It is Sunday morning. Just after 7am, I wake up with a start, and a slight sense of panic, to the sound of my room's door shuddering loudly against the jamb. Over perhaps ten seconds, a series of thoughts presents itself. Gales of wind, whistling down Manoa Valley, must be blasting through the open window and shaking the door... but no, the air in the room is still. Someone, then, is banging their fist to wake me up. A big Saturday night party carrying over to Sunday morning? But the other, typically more studious residents of my unit have never, as far as I know, done anything so outlandish (or interesting) as getting drunk and harrassing their neighbours. And more to the point, this sound is not that made by a person knocking on wood. Its source seems more structural. So perhaps someone's clomping hurriedly down the hallway outside? But that can't be right either -- that hall is made of solid concrete, and however energetic, no flat-footed march or frenzied dash could cause the doorway to shake...
Wow. It's a goddamn earthquake.
I leap out of bed, throw on last night's clothes as the room keeps tremoring slightly, and I head out onto the 12th floor lanai, the open air walkway, where a number of pyjama-clad lost souls -- fellow quake victims -- are staring out over the valley with a certain glazed expression mixing puzzlement and concern, which, were I looking at my own face, I might find I also share. Although still almost as asleep as awake, I head to the building's elevator and ride from here, the top floor, down to the lobby. I want to get outside and walk around, give myself a chance to process what has happened. I don't sense any more tremors, and I'm not exactly worried. Just, you know, shaken.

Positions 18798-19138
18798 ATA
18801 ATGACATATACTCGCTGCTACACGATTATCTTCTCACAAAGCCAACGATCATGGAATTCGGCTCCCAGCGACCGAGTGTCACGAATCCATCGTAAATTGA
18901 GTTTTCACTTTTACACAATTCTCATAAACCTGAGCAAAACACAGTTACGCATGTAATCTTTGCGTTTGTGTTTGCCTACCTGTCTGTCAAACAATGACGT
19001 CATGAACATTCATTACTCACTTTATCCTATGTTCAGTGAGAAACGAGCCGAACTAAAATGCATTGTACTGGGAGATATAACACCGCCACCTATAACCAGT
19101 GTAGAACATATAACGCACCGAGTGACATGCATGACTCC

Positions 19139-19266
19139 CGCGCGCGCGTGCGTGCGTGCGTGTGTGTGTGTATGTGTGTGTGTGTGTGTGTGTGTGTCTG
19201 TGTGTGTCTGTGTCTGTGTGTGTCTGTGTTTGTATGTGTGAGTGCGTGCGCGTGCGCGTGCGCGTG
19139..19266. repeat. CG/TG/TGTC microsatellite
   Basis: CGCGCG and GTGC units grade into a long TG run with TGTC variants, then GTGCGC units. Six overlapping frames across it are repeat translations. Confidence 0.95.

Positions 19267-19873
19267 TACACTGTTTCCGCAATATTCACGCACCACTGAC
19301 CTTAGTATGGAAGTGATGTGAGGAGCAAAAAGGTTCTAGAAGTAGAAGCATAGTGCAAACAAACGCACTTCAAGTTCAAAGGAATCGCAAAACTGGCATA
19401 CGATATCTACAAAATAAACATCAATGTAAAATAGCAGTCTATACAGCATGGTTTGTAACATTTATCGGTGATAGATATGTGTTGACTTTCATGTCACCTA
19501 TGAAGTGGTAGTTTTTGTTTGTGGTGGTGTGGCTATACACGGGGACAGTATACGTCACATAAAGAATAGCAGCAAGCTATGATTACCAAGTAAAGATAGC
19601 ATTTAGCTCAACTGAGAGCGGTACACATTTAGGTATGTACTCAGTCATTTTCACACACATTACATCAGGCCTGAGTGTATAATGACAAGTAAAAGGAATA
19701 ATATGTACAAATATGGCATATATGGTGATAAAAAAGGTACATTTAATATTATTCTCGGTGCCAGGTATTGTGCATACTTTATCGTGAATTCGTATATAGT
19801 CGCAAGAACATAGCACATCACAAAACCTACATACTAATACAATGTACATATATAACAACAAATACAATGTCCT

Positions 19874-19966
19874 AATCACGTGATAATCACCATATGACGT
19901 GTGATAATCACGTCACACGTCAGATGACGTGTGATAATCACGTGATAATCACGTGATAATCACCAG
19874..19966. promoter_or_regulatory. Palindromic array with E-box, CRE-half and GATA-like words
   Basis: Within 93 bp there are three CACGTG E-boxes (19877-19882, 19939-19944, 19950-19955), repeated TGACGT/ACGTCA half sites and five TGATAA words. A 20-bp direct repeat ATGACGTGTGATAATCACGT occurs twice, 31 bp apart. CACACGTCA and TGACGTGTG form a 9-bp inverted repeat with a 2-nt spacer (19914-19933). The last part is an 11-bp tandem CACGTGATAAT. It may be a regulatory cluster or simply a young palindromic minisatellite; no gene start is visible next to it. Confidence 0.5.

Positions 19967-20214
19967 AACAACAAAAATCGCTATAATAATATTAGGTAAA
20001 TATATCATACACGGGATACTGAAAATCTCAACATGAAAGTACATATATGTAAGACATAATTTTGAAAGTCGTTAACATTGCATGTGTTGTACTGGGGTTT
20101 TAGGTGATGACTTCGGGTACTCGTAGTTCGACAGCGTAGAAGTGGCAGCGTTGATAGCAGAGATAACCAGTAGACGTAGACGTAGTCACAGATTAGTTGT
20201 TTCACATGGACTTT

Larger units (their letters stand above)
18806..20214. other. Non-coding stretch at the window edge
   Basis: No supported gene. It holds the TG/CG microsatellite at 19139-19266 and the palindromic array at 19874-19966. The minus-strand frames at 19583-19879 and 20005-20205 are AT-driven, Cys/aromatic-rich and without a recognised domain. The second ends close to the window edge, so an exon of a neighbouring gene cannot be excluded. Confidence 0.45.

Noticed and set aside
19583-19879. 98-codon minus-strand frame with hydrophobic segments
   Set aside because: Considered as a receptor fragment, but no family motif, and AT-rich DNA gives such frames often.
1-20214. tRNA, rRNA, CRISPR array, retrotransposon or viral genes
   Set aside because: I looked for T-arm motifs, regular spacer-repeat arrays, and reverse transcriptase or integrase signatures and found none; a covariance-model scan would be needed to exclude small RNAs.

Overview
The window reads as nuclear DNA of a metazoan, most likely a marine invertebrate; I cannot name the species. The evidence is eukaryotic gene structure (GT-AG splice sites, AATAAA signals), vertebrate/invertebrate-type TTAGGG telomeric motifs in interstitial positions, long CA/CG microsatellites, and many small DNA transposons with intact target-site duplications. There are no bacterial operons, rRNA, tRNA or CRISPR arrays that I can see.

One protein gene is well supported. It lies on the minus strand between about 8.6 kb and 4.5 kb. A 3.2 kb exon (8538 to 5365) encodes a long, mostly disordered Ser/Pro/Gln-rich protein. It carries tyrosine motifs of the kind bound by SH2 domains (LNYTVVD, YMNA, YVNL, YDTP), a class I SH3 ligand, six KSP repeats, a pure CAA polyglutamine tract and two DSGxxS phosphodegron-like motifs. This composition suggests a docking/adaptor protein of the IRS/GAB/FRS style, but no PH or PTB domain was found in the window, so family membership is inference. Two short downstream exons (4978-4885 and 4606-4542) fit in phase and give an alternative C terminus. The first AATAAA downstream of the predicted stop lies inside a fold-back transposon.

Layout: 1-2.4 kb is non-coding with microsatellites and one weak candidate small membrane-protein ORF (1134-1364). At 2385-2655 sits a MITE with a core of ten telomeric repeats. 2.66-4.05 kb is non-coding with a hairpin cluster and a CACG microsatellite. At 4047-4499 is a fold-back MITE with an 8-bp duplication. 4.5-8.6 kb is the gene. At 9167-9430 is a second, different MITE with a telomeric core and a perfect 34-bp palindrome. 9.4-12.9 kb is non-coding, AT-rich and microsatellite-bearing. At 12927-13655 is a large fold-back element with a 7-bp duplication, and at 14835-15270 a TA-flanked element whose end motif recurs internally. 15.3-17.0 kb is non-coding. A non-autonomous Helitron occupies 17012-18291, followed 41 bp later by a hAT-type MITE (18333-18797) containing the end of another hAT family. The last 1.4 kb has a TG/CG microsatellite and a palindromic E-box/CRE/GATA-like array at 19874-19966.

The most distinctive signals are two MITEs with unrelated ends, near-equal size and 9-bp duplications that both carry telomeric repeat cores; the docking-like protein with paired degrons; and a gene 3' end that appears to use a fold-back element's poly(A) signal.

Outside it's raining, and cloudy grey, for the long haul. I'm in a tee shirt, and it's not cold, but the rain is moderately heavy as I wander north across campus and turn left down Maile Way. There's virtually no one around, and no sound except the rain, and a distant car alarm triggered by the quake. I walk down past Saunders Hall, where I work at the futures center, and notice one of the elevators is frozen open on the ground floor, lights out. The whole place is eerily quiet, then as the rain picks up intensity and I shelter under the awning at the top of the steps of the Queen Lili'uokalani Center -- I notice that there are no lights on in any of the buildings.
Back at my hall of residence, Hale Manoa, perhaps a hundred people are chattering in the lobby (many of them still in pyjamas) and all the lights are gone, like the soul of the building had departed. Ah, and elevators aren't working any more either, hence the milling crowd. (Mixed reaction -- lucky the elevator got me to the ground floor before the power went out, deeply stupid that I even tried using it.) I chat with some friends for a few minutes -- talking about our surprised reactions, not yet thinking about the consequences this event could have for the rest of the day. Then I climb the eleven flights of stairs to my room, check my email (although the power's out, the answering machine isn't glowing at me and the fan isn't working, my laptop has a charged battery) and decide to get some more sleep.
Some hours later, I go out foraging. Need food. Maybe Volcano Joe's, a pizza place across the street, will be open. No such luck. But, bumping into some good friends who are out in their van and facing the same situation, I suggest we head down to the stores on University Avenue. Since nothing else seems to be working, maybe the pub is open.